Last fall, I got an email from someone who claimed not to be a stalker. (Ha! That's what they all say! :P ) She had been reading my blog for a few months and my post about Burgerville, a hamburger chain in the Pacific Northwest, caught her attention. Might I be an Oregonian? So she started reading and reading and realized, she knows who I am!
She asked, are you chu (Vietnamese for younger male uncle on father's side) [my dad]'s daughter? If not, sorry for bothering you. If yes, "Why hello chi (Vietnamese for older female) [my real name]!" This is [dad's friend]'s daughter, or you might remember me as [dad's friend's daughter's real name].
Bwhaha! I thought I was pretty good at the incognito thing, but I guess if you know me in real life, even if it's been 20 years, I'm pretty easy to figure out. Seriously, I hadn't seen my dad's friend's daughter since she was 5 years old. Anyway, she found lil' sis via our oldest nephew's best friend and befriended her on Facebook. So I stalked her back and befriended her too.
And last month when she was in town and needed a place to stay, I offered up my home. After picking her up from Long Beach airport, I took her to Ngu Binh Restaurant in Westminster for lunch. The last time I was here was nearly four years ago. I told you I don't go down to Little Saigon as often as I used to!
That's it! That's the whole menu! It's really not even 18 dishes, half that, as the specials are just larger sizes or they're combos of various dishes.
I ordered a tray of banh beo chen (Vietnamese steamed rice discs with minced shrimp), 10 for $5.75. If you order the plate, banh beo dia, you'll get the smaller version with the dumplings already spooned out of the bowls. You want the bowls. Trust me.
Freshly steamed and soft. Served traditionally with fried pork rinds. Just spoon some Nuoc Mam Cham (Vietnamese Fish Dipping Sauce) on top and spoon them out of the bowls to eat.
I ordered a combo plate of banh bot loc (Vietnamese clear tapioca shrimp dumplings) and banh nam (Vietnamese steamed flat dumplings with pork and shrimp) for $5.75. The banh nam were too soft for my liking, and well, they just didn't taste the way my grandma made them. But the banh bot loc were perfectly chewy and delicious.
Yummy! Yummy! Dad's friend's daughter liked the banh bot loc a lot and we contemplated getting another order, but we had more food coming.
Small bowl of Bun Bo Hue (Vietnamese Hue-Style Beef Noodle Soup) for $5.75. The broth and seasonings were great, but the cha Hue (Vietnamese steamed pork) was super salty.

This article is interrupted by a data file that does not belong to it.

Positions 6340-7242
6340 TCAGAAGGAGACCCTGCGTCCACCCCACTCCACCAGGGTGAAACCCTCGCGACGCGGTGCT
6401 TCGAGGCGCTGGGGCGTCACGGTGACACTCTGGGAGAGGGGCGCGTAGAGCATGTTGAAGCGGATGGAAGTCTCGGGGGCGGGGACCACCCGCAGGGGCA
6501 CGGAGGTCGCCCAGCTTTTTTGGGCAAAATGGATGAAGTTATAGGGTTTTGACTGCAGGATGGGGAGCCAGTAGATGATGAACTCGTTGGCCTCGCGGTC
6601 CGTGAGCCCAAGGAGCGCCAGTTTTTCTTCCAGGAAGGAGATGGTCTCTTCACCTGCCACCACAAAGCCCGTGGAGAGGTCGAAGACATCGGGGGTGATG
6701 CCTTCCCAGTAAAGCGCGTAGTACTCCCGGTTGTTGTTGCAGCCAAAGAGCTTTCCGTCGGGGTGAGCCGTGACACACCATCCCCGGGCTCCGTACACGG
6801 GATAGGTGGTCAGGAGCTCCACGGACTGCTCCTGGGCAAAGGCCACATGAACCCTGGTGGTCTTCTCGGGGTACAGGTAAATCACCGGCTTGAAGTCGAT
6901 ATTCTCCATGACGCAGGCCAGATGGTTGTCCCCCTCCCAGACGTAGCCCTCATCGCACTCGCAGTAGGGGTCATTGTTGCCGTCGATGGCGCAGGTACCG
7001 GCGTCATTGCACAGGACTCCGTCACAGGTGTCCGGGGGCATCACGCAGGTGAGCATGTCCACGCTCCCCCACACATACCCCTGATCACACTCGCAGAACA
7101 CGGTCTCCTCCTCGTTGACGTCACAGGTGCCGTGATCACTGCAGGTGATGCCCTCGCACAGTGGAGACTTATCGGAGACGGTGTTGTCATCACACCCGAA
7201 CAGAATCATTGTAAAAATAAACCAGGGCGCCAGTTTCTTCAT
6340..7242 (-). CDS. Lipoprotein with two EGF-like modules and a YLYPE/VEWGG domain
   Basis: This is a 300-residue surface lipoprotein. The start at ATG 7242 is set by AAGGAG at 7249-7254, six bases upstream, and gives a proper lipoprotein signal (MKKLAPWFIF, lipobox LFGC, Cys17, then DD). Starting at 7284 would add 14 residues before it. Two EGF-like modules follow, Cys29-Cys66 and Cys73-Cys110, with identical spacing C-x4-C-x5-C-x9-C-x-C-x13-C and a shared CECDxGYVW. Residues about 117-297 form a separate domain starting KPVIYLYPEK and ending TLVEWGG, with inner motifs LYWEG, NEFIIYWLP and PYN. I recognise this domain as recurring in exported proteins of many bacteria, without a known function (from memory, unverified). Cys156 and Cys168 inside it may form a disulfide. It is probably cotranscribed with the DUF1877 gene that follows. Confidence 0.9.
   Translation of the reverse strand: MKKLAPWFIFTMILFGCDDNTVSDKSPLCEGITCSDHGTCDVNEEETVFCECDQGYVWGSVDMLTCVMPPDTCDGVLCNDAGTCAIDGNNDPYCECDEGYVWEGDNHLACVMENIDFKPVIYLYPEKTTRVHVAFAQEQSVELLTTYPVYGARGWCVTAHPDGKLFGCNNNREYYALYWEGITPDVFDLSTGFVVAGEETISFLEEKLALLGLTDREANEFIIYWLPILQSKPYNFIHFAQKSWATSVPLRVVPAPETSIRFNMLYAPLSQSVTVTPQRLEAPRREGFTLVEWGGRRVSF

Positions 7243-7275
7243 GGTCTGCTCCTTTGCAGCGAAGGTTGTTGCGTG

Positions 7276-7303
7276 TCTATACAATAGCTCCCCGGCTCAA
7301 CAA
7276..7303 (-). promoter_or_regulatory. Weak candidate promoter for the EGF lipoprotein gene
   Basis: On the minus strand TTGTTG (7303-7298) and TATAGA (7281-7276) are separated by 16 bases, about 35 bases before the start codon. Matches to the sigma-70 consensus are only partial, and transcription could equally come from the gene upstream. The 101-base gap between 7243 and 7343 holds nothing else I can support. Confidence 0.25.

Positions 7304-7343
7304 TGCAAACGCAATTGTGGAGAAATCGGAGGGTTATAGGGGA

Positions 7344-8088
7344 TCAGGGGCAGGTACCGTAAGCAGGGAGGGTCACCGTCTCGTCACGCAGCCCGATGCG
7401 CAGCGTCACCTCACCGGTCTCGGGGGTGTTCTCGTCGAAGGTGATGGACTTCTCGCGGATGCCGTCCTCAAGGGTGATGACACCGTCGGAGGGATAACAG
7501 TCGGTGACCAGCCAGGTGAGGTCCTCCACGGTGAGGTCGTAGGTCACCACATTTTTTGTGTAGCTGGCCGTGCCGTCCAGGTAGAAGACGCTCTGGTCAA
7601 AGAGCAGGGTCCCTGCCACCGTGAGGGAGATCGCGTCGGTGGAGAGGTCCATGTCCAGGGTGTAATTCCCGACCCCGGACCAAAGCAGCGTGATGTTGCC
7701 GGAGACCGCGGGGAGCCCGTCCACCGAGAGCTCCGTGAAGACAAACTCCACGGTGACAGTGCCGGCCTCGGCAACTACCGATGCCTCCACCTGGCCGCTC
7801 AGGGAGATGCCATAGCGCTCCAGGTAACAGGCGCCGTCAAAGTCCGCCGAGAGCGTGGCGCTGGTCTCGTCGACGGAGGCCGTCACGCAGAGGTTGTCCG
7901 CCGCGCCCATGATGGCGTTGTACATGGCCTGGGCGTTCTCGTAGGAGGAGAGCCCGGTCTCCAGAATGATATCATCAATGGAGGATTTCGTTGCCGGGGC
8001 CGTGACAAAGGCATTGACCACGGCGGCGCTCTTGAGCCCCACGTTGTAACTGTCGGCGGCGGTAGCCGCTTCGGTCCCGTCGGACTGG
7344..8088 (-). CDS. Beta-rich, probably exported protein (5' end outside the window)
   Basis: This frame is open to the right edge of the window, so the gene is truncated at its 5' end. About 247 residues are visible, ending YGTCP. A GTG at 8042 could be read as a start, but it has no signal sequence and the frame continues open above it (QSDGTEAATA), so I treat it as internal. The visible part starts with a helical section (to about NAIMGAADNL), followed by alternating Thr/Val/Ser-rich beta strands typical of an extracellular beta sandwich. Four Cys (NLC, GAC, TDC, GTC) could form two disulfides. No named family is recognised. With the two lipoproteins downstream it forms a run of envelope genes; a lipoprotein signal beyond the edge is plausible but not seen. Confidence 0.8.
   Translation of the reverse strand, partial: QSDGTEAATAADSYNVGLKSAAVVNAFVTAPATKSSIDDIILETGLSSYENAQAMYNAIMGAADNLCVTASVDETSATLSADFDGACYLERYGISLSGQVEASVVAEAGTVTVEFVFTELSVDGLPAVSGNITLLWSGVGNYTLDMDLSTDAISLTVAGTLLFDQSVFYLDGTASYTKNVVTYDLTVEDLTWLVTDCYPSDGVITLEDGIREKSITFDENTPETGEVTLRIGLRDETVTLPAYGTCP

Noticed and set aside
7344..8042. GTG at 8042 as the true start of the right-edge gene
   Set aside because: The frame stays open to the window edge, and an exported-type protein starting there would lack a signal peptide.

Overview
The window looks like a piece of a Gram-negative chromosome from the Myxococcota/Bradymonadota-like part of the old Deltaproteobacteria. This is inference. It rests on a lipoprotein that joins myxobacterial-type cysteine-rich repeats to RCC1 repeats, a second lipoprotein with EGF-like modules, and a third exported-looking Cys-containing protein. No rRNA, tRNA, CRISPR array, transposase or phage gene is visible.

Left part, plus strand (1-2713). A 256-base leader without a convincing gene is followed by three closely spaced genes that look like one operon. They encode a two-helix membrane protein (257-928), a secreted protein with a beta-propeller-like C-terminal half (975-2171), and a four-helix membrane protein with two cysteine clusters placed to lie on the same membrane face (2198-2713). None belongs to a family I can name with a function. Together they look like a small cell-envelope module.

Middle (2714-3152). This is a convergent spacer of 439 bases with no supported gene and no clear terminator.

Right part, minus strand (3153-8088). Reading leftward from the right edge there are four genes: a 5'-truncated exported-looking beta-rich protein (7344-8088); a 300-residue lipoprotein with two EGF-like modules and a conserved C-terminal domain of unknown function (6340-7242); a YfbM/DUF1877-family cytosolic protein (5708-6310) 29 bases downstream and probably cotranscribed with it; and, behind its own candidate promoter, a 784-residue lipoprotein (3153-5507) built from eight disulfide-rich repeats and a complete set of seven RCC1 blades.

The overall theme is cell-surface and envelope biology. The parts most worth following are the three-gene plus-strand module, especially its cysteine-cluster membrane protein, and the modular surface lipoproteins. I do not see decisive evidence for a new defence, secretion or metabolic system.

The accompanying Vietnamese herb platter with sliced banana blossoms.
With only a few dishes ordered, I wanted to go back so I could blog about Ngu Binh. It was easy enough to convince Tony of SinoSoul to come with me a few weeks later when I told him they had mi quang (Vietnamese turmeric noodles with shrimp and pork) for $5.75. He asked if we needed to invite more people so I could cover the menu. Umm, it's a one-page menu. He thought that was hilariously cool.
The mi quang here was excellent. One of the best versions I've had in a long time.
This time, I knew to order just a plate of the banh bot loc for $5.75. Sooo sooo goood! I had to text dad's friend's daughter to rub it in that I was eating a whole plateful of banh bot loc all by myself. :P Well, I let Tony have one to try, but he was content with his mi quang so this was all for me.
I also ordered bun mit mam nem (Vietnamese green jackfruit noodles with fermented anchovy sauce) for $5.75. This was really quite good, but I was stuffed from the dumplings so I got it to-go and asked for a container of the Mam Nem (Vietnamese Fermented Anchovy Sauce). I ate the noodles later for dinner, with lots of the mam nem poured on top. Too pungent for most people, but I love this stuff!
I asked about the banh canh (Vietnamese crab and shrimp noodles), but the owner says she doesn't make her own noodles, so I didn't bother. Of course, if your family doesn't make their own noodles, then you probably wouldn't feel so biased.
I also skipped the banh it kep banh ram (Vietnamese rice dumplings with mung beans, pork, and shrimp wrapped in a fried dumpling) because I don't like how the crispy, chewy fried banh ram sticks to my teeth.
Ngu Binh has just a short menu of some of my favorite Central Vietnamese dumplings and noodles, but that's all I need. You really can't go wrong with whatever you order here since the brief menu means they only serve what they do best.
Other Central Vietnamese restaurants:
Kim Hoa Hue Restaurant - El Monte
Quan Mien Trung Vietnamese Cuisine - Rosemead
Nem Nuong Khanh Hoa Vietnamese Restaurant - Alhambra
Nem Nuong Ninh Hoa Vietnamese Restaurant - Rosemead
Quan Hy Vietnamese Restaurant - Westminster (Little Saigon)
Quan Vy Da Restaurant - Westminster (Little Saigon)
Ngu Binh Restaurant
14072 Magnolia St., Ste. 107
Westminster, CA 92683
1 year ago today, souvenir from my brother Costa Rican guava and passionfruit chocolates.
2 years ago today, Bollini's Pizzeria Napolitana Redux (Tasting Menu) - Monterey Park.
3 years ago today, Saigon Bistro redux.